Geno must start because Mark is not in the teams’ future plans and the Jets have to find out what they have in Geno.
    Geno seems to have the tools (strong arm, mobility, accuracy, and intelligence), college experience, a great college record, tremendous work ethic and the will to be great. How well his talents will translate into the NFL game is yet to be seen and discovered. But there should be no doubt that he has the tools to be a good one.

  • KAsh

    @Mark – I would not say so. The offense he ran was focused on a fast-tempo, quickly moving the chains and getting to the new LoS. Based on my own observations, Geno was much less accurate when he had to wait for the play to develop because of coverage. He just seemed to have much more broken plays, missed/dropped passes, and the pass rush had more time to interfere when Geno took his time. But, in general, college Geno had a very rhythmic, flowing offense, without too many stops and starts.

    @Harold – I did not say Geno did not make passes downfield. Each QB seems to have focused on what he has struggled with the most this first week: Sanchez worked on screens and the short passing game (both perceived weaknesses) and Geno worked on long passes, which he was criticized for avoiding in college. What I said was that Geno avoids throws into tight windows even when he can make it, another of the criticisms he had in college. He rarely throws a pass to a receiver that is being covered man-to-man, unless he has already completely thrown off his coverage. Unfortunately, I have not seen any training camp footage, so I am going off written reports by others. Finally, neither Luck nor Wilson runs a WCO – Luck being a more traditional QB, while Wilson is a read-option QB – so they are not good comparisons for Geno. What WCO QB do you know that holds on to the ball? Isn’t the offense designed to counter that?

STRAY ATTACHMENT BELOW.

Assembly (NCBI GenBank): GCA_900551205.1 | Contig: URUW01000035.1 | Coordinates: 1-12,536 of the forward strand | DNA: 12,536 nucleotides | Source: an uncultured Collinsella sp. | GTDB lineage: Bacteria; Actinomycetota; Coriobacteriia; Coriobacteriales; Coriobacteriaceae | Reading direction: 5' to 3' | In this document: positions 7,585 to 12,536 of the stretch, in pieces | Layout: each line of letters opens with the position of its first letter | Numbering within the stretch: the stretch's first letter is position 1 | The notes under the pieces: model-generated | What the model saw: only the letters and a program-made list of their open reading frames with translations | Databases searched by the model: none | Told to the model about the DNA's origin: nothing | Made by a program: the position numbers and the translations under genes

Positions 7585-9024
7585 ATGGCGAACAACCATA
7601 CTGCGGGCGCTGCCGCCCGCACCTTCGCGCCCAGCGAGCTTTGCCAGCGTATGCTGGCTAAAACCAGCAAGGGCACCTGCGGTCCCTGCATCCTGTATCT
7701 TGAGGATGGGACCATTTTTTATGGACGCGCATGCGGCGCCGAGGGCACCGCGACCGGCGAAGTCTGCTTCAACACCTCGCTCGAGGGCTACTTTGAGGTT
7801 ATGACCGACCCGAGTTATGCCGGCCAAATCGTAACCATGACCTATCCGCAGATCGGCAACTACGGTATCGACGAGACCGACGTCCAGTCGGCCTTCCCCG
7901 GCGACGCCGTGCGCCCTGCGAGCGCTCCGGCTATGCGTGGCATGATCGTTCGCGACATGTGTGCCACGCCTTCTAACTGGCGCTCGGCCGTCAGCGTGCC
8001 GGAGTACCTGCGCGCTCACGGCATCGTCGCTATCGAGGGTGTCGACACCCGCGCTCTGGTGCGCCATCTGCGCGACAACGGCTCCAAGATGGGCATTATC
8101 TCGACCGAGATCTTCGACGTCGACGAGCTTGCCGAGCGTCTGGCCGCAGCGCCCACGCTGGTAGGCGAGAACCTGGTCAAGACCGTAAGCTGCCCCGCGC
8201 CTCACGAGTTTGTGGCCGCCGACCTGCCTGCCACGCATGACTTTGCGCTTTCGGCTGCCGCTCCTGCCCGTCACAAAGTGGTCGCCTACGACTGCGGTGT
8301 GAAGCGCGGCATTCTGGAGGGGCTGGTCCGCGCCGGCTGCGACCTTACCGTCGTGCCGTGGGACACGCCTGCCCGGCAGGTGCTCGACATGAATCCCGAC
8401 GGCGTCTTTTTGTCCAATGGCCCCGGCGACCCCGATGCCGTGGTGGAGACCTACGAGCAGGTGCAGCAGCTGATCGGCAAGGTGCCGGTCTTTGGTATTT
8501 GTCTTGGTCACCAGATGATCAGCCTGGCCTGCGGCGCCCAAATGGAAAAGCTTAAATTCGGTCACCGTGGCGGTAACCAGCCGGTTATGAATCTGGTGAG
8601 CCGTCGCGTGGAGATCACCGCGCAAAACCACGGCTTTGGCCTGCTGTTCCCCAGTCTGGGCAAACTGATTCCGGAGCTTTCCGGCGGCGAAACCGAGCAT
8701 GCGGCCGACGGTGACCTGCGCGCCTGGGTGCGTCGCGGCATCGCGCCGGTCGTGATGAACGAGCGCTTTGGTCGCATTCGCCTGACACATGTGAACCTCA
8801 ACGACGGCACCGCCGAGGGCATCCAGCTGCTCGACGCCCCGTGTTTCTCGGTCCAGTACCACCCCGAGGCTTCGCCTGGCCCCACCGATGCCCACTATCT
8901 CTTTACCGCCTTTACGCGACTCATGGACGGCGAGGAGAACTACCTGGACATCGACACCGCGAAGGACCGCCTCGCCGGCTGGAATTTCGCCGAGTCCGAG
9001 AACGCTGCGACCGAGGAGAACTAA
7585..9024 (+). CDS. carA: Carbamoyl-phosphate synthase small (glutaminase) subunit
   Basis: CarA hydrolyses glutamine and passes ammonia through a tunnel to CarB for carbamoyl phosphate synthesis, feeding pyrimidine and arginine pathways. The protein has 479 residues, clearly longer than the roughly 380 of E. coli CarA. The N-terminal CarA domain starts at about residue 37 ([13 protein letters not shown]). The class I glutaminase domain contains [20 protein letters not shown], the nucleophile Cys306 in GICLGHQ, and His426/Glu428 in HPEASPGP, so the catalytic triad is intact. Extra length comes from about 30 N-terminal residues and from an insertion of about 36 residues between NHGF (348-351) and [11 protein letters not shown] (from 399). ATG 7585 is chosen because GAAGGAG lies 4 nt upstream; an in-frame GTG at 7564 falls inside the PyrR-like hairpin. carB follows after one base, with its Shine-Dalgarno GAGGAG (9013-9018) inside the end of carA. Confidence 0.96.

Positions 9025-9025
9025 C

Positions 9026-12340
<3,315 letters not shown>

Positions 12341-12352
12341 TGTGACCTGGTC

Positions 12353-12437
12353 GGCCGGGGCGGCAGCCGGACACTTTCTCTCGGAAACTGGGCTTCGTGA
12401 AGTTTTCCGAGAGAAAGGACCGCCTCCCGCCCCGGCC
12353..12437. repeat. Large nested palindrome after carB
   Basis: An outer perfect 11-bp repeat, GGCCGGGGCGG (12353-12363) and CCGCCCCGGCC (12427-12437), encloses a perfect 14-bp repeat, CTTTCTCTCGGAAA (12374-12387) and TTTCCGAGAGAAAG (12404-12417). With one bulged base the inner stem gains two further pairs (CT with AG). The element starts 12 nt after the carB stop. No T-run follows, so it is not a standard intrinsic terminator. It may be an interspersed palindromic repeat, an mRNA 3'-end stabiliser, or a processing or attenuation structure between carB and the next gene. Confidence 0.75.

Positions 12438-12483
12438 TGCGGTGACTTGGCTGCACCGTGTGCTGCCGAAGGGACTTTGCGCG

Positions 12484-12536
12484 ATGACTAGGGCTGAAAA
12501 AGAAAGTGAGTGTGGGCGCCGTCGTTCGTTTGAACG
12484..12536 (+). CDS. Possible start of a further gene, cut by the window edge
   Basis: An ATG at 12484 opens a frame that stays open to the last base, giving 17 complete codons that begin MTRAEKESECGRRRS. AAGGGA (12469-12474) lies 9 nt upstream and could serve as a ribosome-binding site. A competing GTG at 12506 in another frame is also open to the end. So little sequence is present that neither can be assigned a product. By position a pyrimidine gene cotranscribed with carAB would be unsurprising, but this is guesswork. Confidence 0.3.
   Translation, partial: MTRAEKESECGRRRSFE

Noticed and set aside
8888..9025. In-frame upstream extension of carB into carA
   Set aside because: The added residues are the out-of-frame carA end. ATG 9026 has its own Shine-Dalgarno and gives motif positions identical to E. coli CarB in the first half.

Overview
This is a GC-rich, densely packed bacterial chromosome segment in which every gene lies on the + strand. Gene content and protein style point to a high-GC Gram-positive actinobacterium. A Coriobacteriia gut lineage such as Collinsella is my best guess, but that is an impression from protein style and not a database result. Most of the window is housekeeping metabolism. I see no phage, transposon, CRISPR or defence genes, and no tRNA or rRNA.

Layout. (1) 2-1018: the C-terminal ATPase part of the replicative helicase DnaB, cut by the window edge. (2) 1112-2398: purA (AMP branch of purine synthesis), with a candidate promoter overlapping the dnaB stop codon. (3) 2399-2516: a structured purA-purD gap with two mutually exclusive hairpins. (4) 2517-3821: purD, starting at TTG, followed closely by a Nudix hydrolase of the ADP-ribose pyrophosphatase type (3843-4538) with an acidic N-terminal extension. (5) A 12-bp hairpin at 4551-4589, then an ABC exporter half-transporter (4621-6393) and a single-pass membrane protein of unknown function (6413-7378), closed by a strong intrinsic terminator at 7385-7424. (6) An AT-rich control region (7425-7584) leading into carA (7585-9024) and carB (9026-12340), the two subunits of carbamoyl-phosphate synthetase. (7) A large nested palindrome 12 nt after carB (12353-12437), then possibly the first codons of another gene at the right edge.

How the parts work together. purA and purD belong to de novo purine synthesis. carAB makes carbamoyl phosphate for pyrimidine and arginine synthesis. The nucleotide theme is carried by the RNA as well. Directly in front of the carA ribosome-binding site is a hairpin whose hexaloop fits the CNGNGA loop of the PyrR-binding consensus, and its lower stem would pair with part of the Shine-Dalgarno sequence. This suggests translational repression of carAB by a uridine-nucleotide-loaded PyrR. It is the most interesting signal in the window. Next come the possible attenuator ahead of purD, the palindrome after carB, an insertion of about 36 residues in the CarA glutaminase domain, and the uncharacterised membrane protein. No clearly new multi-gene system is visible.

On a more personal note, you have settled into two contradictory critiques of me: 1) I do not see the big picture, and 2) I pick facts to fit the big picture that I cannot see.